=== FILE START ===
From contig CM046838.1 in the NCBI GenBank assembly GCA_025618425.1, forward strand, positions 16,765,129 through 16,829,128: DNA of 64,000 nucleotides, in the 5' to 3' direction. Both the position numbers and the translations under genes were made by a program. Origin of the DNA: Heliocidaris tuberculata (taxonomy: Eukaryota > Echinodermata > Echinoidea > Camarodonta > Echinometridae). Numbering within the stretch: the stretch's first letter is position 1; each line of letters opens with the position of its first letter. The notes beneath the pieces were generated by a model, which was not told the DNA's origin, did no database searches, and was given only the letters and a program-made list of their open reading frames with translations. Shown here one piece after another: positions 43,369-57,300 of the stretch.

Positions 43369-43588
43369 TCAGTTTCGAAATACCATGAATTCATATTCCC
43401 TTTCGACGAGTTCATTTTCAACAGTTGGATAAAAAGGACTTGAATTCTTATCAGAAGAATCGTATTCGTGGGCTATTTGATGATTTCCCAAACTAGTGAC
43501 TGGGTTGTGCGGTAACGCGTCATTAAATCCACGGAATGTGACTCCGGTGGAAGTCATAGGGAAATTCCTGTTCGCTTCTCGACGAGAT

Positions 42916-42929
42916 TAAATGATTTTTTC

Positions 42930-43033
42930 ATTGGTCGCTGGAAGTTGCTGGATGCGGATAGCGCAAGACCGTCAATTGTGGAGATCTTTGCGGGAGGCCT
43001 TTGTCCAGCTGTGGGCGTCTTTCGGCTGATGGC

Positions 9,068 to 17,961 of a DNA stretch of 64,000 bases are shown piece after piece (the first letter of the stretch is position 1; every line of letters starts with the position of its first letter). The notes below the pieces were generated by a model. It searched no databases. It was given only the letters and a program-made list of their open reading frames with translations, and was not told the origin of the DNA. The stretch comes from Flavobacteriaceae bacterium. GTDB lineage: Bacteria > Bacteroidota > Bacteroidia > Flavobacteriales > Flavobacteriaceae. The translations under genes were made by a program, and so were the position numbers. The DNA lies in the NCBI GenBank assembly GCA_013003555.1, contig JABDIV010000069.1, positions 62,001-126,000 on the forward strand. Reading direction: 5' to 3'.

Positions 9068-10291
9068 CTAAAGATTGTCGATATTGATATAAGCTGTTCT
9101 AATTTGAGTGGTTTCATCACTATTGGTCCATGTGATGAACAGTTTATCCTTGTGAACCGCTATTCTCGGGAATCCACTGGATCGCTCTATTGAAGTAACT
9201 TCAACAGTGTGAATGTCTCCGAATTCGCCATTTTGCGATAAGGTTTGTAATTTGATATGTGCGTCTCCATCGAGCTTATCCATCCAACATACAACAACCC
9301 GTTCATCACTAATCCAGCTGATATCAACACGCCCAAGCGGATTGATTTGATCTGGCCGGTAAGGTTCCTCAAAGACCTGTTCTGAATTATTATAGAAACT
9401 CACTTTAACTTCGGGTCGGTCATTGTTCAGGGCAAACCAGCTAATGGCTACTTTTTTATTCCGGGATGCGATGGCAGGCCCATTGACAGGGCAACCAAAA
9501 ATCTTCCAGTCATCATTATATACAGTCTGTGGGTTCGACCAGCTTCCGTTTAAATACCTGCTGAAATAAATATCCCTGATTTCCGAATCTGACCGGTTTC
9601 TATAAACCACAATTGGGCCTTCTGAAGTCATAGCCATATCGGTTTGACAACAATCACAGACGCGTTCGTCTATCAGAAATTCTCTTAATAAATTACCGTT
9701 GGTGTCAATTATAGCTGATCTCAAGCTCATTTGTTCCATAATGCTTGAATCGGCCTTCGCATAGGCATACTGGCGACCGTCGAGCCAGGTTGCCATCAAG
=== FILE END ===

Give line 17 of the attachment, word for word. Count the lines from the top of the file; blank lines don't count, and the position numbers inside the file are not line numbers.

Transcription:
9401 CACTTTAACTTCGGGTCGGTCATTGTTCAGGGCAAACCAGCTAATGGCTACTTTTTTATTCCGGGATGCGATGGCAGGCCCATTGACAGGGCAACCAAAA